US Release Date: 07-02-2003
Directed by: Patrick Gilmore, Tim Johnson
- Brad Pitt, as
- Sinbad (voice)
- Catherine Zeta-Jones, as
- Marina (voice)
- Michelle Pfeiffer, as
- Eris (voice)
- Joseph Fiennes, as
- Proteus (voice)
- Dennis Haysbert, as
- Kale (voice)
- Timothy West, as
- Dymas (voice)
- Adriano Giannini, as
- Rat (voice)
- Raman Hui as
- Jin (voice)
Sinbad: Legend of the Seven Seas.
I have been reading lately that the traditionally hand drawn cartoon features are doomed. The critics have been writing that people only want to see computer, PIXAR type cartoons. As usual, the blame is aimed in the wrong direction. People want interesting, entertaining stories. Computer graphics are just window dressing.
Sinbad uses both techniques. The monsters and the final sequence are computer graphic while the people are all hand drawn. The effect is great and plays nothing into the failings of this movie.
Sinbad is a pirate who is tricked by a Goddess into helping her get away with stealing a powerful book. The opening scene has Sinbad and his crew attack and try to rob a ship that is captained by his best friend. My 9 year old summed up the movies problem at this point by asking me "I thought he was good?" Sinbad is a rogue, who through the course of the movie eventually redeems himself as the hero. There is also a love triangle where it appears Sinbad is making a play for his best friends fiancée. Where as Looney Toons: Back in Action understood it's audience well, the makers of Sinbad are utterly clueless.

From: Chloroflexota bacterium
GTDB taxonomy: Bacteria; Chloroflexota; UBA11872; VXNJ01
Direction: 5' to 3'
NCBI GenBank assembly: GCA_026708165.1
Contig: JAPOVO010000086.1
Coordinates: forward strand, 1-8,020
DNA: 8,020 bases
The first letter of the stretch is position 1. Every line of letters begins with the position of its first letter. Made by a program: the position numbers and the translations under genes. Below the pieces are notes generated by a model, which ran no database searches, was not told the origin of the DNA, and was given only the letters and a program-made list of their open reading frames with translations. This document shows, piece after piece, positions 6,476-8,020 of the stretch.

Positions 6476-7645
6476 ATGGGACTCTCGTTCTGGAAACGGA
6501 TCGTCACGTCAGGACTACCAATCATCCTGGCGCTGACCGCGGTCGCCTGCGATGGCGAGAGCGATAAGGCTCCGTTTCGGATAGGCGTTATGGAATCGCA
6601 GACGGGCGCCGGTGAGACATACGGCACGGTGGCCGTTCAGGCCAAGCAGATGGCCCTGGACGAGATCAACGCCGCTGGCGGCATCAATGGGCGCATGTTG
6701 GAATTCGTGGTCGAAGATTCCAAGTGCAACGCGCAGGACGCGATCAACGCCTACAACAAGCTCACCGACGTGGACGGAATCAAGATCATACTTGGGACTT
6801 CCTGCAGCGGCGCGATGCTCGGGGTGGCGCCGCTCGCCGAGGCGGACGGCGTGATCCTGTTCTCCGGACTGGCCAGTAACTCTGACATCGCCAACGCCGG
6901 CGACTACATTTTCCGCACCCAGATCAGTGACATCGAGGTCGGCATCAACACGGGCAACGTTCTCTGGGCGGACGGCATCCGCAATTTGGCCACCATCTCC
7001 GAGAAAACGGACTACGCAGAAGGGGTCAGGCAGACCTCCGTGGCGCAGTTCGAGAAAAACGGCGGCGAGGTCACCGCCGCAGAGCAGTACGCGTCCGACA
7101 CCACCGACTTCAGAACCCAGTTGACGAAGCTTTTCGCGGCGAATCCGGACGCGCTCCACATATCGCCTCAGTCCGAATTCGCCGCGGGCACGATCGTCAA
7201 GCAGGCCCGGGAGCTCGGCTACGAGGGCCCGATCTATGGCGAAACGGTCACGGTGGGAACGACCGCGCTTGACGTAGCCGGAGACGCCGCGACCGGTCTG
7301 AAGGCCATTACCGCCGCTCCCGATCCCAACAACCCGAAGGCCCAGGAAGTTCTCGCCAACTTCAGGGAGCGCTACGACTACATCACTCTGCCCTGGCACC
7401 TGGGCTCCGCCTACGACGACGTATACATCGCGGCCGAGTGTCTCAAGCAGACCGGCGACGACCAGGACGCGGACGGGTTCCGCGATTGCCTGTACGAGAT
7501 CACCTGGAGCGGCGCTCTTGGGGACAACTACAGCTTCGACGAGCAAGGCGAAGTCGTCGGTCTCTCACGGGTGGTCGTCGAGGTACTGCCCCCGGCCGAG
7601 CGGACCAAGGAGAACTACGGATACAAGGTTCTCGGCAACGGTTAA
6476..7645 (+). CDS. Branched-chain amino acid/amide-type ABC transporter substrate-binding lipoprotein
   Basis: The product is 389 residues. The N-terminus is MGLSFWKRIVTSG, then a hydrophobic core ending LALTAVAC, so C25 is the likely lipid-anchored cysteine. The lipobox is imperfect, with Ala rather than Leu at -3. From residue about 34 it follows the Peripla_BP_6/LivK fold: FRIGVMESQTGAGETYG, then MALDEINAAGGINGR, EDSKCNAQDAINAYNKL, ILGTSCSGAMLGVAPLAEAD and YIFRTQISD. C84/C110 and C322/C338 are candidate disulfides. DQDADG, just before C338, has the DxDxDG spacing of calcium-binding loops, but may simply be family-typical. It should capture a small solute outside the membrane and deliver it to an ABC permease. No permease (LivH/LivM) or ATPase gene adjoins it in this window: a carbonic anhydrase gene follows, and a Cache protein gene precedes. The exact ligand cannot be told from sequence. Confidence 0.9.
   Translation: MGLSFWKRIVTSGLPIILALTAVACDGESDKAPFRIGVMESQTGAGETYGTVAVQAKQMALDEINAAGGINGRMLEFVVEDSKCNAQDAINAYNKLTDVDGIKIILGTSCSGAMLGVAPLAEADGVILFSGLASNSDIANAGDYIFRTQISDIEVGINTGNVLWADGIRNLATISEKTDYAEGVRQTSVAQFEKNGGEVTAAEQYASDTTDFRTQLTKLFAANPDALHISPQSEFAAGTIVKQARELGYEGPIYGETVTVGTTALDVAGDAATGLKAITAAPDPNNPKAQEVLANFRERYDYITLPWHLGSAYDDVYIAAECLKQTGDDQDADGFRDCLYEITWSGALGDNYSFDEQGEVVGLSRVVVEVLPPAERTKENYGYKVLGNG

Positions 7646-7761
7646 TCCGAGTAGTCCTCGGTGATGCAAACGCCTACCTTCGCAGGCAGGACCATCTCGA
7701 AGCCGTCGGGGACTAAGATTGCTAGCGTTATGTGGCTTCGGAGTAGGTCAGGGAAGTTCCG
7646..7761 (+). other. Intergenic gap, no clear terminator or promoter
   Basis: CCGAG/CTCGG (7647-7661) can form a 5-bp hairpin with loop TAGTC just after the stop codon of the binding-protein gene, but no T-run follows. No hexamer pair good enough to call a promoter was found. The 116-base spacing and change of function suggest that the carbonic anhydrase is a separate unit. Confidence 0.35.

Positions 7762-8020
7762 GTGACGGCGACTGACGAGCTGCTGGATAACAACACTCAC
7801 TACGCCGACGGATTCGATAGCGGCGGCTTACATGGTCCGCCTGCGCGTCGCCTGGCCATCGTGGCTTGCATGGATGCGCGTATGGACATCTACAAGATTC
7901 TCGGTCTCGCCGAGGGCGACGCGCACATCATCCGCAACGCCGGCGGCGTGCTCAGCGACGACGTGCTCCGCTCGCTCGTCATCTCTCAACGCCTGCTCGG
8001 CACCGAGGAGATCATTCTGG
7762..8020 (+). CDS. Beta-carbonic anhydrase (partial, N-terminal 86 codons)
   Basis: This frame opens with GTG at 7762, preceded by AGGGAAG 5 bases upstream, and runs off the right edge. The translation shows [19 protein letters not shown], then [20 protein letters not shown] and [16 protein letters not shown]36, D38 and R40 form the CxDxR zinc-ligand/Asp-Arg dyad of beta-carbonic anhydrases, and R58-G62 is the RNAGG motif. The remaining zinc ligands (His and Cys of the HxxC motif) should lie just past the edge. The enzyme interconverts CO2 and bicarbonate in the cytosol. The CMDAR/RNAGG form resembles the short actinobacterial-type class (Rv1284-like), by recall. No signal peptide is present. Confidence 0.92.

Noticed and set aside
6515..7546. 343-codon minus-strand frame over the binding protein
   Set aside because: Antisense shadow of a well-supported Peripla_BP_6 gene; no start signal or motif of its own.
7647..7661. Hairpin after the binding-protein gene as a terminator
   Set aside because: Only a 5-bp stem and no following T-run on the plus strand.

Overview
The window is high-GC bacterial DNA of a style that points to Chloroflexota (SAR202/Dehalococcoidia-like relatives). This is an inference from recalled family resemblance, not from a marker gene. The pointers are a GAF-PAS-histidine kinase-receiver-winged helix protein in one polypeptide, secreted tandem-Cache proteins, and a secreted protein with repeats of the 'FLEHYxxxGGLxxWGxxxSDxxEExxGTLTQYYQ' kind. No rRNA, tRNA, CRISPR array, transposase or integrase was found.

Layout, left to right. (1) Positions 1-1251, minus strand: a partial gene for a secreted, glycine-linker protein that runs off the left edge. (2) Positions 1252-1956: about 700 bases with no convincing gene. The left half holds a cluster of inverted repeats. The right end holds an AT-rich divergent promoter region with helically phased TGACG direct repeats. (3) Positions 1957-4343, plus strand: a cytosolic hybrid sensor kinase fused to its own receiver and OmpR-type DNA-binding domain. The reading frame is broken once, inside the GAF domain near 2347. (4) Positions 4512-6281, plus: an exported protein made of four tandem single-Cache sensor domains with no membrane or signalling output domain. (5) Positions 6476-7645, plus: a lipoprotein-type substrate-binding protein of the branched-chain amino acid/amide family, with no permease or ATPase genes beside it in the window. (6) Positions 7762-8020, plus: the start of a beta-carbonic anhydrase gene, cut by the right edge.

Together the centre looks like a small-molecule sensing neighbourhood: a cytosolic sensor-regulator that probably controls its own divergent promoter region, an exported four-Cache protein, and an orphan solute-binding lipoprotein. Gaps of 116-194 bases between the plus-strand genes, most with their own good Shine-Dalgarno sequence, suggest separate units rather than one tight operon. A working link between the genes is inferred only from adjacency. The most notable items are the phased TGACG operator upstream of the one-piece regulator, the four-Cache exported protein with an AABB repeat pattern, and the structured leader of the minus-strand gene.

This movies target audience, whether the makers of this film agree or not, is boys of single digit age. Boys at this age only play with the good guy action figures and never with girl ones. This movie is vague on Sinbad's morals and the love story is utterly pointless.
The movie has some decent action sequences. One involves a huge sea monster. The filmmakers drop the ball on this scene though. As the giant monster attacks, Sinbad and his friend shrug it off as if fighting it is just something to do to pass the time. To make the audience feel tension, the characters have to act some way other than nonchalant. The best action scene involves a giant bird that ends in a getaway by sledding down a snowy mountain. It has some levels of tension in it.
The best thing the movie has to offer is Michele Pfeiffer as the evil goddess. She acts so well with her voice that she steals every scene she is in. Brad Pitt and Catherine Zeta Jones do not even register compared to Pfeiffer's reading.
Photos © Copyright DreamWorks SKG (2003)